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Tips To Find Employment For People With Autism



A person with autism can find it difficult to find employment with regular pay. Only about half of adults diagnosed as autistic have found disability employment. Many who have found jobs are overqualified for the work they are performing. Many work only as a volunteer, or in a program outside of the mainstream. However, there are a number of employers who are becoming more open to hiring adults with disabilities, including those with autism.


If you work with a person on the autism spectrum, are a physician with an autistic patient, or are the parent of someone with autism, you should be prepared to help them pass more tests and evaluations than a typical job applicant would be required to complete.


These are some tips that will help you find disability employment for someone with autism. These tips have come from resources, tips, and stories collected from a combination of people, including adults with autism, who are dedicated to increasing disability employment opportunities for adults on the spectrum.


1. Register your name and information on TheSpectrumCareers free website. This site has been designed for and by job seekers who are on the autism spectrum that want to connect with businesses looking to hire persons on the spectrum.


The companies are spread out across the country, and by answering just a few questions, you can begin a job search.


2. Create a list that describes your strengths, skills, what you do best, and what you enjoy doing.


3. Build a list that describes what you see for yourself in the future, and what you think you will be doing. List your dream job and other jobs you would enjoy doing and those you'd consider giving a try.


4. List the names of businesses that you can access through public transportation near you, and those that you are able to walk to.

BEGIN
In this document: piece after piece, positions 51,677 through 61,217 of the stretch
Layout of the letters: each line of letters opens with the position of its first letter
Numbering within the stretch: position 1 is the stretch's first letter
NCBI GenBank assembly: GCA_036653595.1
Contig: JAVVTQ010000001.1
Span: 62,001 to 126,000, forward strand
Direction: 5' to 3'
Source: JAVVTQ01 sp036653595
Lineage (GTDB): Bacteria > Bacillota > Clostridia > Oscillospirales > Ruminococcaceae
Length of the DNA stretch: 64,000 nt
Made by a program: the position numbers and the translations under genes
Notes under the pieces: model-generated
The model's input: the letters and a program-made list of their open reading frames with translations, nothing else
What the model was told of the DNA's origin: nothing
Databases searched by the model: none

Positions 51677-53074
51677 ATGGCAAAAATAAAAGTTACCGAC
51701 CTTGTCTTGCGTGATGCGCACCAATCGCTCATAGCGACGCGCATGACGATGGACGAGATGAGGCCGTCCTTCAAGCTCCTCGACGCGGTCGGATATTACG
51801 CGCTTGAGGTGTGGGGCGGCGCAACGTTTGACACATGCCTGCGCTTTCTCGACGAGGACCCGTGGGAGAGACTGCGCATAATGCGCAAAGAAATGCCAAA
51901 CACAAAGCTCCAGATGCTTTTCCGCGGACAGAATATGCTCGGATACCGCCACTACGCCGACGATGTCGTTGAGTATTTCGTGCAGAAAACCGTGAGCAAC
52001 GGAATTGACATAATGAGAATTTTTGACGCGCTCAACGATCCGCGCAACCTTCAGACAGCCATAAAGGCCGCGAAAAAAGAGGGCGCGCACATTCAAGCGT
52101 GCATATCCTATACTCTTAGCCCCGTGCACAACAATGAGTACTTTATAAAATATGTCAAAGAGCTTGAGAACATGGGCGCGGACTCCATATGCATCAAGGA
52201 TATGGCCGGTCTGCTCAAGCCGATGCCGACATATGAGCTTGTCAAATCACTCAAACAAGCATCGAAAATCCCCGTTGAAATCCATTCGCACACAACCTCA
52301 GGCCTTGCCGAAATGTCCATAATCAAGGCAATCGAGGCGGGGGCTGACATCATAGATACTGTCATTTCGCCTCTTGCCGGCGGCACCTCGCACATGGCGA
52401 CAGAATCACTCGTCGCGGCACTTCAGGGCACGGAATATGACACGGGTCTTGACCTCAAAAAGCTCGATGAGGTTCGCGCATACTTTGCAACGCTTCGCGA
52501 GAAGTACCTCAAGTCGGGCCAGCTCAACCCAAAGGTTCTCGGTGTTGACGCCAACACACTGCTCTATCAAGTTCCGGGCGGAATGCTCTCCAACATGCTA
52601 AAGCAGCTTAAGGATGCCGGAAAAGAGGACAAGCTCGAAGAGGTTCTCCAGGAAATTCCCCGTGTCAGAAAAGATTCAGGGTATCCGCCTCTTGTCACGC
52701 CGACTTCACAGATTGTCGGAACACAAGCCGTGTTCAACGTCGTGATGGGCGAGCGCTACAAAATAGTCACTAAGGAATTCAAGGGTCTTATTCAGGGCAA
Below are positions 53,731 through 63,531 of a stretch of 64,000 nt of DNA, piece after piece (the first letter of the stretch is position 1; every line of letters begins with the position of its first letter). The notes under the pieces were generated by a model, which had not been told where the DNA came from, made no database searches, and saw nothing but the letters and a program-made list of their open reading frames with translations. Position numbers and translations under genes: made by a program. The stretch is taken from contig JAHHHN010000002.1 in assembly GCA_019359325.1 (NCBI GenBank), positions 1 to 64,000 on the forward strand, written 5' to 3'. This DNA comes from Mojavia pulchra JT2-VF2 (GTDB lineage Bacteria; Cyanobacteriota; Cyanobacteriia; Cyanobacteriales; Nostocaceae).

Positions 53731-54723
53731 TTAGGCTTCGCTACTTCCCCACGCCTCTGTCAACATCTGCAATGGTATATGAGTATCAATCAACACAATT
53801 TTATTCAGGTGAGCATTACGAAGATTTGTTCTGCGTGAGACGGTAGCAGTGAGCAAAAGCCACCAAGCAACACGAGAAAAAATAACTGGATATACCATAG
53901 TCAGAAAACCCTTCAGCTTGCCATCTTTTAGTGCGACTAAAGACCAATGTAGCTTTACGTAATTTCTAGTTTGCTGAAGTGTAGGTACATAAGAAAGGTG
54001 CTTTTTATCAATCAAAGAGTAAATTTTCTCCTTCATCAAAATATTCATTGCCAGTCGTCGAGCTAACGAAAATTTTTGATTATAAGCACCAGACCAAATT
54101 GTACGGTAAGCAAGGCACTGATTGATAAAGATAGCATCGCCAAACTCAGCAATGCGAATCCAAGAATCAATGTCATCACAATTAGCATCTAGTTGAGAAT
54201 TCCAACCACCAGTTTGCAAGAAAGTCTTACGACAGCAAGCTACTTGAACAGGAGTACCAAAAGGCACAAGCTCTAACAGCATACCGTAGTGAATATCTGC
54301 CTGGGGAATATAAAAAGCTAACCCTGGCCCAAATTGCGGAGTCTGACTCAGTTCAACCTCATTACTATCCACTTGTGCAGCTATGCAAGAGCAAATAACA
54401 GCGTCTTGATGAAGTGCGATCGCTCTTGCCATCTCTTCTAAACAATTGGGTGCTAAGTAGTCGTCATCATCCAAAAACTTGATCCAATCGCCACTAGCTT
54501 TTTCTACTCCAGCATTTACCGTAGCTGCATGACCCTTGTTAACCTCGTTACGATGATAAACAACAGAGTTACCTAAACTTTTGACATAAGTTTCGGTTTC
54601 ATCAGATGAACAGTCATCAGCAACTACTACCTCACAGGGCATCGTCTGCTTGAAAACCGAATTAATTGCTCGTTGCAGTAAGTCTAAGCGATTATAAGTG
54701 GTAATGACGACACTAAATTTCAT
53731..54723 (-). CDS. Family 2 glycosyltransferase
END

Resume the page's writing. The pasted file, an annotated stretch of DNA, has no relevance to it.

5. Talk to a counselor at a Vocational Rehabilitation Center about any supports that are available to you. Some of those supports could include help in creating a resume, job coaching, or perhaps job development.


6. Put together a list of all your contacts that will be able to help you get a job. This list will be called your 'network' and is important to start your paperwork. It should include friends, family, neighbors, and other people who know you well.


7. Consider joining job search websites or social network sites to expand your contact list.


8. Create or update your resume. The resume should include your name, telephone number, physical address, as well as your email address. The resume should also include your work history and experiences. If you have performed any volunteer work, this information should also be listed.


9. Write a cover letter for your resume. In this letter, you will introduce yourself and hope that those reading it will consider you for the position. The letter should be informative but short by simply identifying yourself, and stating why you feel the job would be a good match for you.


10. Fill out more than one application. Don't stop after applying for only one position. If you go to a business in person to ask for an application, it will important to wear clothes that are neat and clean. You might want to take a copy of your resume along should they ask for it right away.


11. Practice an interview process. Ask a support person or friend to ask you practice questions. You want the practice as real as possible. Begin by introducing yourself and shaking hands. It is important to work on appropriate eye contact, and you should sit down across from the interviewer. Focus on your strengths and not your weaknesses during the interview.


12. Tape your interview practices and rewatch them to learn from what you did well and on areas that you might need to work on.


Where to Learn More About Disability Employment for Autistic Adults


ABA Pathways is committed to helping you and your family find a brighter future. We create treatment programs to meet individual and family needs. Call today and talk to one of our expert staff members to learn how we can help you find disability employment, and the tools you will need to secure a job.



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